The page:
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Here’s Julius Caesar, who wasn’t an emperor, but c’mon, this is a pretty interesting bust. I wouldn’t want to mess with this guy:

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And Cicero, who also wasn’t an emperor:

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I don’t know how lifelike these busts are, of course, but they sure seem lifelike. These are real people, staring out at us across 2000 years of history.

Vermeer life list

I got to see the the Vermeer exhibit at the National Gallery of Art  in Washington D.C. last week. It wasn’t bad, although it was too crowded and there was a certain sameness to the paintings — on purpose. Here we see a bunch of paintings of women looking into mirrors; here we see a bunch of women writing letters… everyone is influencing everyone else. I preferred the more diverse Dutch exhibit at the Museum of Fine Arts a couple of years ago.

But in any event I got to introduce myself to a few more Vermeers. There are only 34 paintings firmly attributed to Vermeer, and I’ve now seen over half of them (including the one stolen from the Isabella Stewart Gardner museum that is currently buried in some aging mobster’s shed or something). Good for me! To see the rest of them I’ll have to go to the Netherlands, Germany, and Scotland, or hope for another blockbuster touring exhibit or two.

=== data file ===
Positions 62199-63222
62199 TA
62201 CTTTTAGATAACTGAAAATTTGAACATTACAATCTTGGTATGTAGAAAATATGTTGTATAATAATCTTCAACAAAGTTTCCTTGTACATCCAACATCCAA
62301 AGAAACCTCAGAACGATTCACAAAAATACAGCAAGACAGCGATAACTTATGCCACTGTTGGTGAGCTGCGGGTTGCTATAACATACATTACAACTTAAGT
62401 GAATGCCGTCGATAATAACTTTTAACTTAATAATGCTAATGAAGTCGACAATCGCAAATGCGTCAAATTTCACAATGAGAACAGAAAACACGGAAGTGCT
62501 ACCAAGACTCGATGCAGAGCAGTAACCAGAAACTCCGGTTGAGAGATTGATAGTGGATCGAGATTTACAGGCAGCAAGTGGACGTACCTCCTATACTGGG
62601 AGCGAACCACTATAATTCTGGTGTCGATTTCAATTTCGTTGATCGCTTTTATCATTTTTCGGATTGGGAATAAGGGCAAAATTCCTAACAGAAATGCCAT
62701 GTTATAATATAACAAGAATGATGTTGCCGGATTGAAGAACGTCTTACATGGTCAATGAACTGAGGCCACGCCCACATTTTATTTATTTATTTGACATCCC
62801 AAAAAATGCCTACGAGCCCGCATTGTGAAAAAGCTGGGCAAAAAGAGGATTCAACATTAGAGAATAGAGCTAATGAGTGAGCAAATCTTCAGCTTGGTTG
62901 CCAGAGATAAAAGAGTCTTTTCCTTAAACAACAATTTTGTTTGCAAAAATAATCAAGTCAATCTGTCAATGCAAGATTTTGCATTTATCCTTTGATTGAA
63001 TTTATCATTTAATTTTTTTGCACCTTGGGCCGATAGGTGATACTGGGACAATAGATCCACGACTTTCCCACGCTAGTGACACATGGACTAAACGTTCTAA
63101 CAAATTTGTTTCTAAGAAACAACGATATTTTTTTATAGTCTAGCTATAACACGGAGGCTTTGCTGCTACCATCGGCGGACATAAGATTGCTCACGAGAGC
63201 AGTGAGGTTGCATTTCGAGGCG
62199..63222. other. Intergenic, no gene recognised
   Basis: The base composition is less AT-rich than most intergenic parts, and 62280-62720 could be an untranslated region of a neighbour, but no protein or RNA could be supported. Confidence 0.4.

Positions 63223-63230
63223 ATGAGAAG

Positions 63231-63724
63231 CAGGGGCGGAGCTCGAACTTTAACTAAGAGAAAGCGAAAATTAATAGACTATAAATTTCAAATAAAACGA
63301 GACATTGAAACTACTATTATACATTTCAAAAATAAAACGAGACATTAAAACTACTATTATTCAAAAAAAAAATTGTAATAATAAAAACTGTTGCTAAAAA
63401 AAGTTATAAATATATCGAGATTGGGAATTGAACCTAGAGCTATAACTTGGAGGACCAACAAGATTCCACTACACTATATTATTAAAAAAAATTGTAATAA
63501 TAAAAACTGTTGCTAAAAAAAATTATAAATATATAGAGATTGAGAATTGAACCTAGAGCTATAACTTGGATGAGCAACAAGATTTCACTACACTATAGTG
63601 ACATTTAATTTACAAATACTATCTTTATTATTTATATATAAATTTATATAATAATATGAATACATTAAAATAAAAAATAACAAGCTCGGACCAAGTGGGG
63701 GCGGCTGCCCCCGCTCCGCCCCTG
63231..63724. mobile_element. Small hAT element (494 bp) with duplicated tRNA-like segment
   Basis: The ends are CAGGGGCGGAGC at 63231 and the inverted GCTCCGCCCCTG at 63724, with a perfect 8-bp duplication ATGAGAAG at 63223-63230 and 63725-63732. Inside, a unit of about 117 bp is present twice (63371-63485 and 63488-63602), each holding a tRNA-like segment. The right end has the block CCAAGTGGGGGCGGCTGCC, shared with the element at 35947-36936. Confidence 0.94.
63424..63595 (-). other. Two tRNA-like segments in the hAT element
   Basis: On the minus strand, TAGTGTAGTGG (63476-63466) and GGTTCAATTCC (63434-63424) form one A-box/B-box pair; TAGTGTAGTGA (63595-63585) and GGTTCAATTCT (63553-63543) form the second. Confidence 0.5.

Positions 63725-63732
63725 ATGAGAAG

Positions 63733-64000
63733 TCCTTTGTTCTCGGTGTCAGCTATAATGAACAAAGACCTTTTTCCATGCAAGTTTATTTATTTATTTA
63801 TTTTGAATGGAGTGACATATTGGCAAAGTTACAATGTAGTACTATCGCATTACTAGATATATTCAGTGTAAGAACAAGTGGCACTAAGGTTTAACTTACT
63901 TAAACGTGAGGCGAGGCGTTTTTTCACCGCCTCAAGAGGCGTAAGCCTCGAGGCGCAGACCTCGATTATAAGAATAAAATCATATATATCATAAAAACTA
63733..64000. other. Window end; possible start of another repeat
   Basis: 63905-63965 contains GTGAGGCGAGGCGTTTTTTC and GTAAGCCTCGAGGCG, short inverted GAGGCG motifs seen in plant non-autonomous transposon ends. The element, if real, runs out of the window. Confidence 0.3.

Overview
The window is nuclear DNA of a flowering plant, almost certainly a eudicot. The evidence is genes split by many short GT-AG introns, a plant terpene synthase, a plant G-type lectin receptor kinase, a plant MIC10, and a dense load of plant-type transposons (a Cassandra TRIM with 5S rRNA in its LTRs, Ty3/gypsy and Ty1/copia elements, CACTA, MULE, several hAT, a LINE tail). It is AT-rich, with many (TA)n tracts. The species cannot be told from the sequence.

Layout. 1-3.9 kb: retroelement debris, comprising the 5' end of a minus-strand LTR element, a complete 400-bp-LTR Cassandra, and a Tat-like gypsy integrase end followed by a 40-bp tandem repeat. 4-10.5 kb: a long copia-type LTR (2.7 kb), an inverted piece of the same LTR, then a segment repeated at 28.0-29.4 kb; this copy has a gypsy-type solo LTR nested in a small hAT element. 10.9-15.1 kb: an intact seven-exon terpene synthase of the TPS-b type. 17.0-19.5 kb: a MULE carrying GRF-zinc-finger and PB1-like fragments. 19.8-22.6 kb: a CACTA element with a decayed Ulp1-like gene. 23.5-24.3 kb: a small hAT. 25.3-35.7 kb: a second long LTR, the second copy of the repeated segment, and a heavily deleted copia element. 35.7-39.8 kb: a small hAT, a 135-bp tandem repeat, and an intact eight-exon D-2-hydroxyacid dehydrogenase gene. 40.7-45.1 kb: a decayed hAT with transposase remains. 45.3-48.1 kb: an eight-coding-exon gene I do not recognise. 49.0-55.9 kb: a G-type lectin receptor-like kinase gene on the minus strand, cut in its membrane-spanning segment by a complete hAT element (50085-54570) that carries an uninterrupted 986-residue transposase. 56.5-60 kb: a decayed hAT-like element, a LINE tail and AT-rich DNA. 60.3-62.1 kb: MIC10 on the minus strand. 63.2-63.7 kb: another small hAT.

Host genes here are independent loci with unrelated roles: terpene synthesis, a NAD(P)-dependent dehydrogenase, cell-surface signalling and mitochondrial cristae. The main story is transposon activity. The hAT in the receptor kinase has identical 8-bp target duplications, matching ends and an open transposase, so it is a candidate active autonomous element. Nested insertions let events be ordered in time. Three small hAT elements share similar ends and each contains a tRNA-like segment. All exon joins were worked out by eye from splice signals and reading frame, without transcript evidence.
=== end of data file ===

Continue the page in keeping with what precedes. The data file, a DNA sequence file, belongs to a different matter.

My family isn’t as enamored of Vermeer as I am. But to me there’s something different about Vermeer compared to the other Dutch artists in the exhibit — the light! The enigmatic scenes! I could stare at them forever.

For example, what does this young lady have on her mind?

And why is that dark curtain there on the left side of this painting, as if we’re seeing a scene from a play?

And look at the deep perspective of this painting — why does Vermeer distance us from this scene?

And finally, what is this woman doing with this balance?

Wikipedia tells us: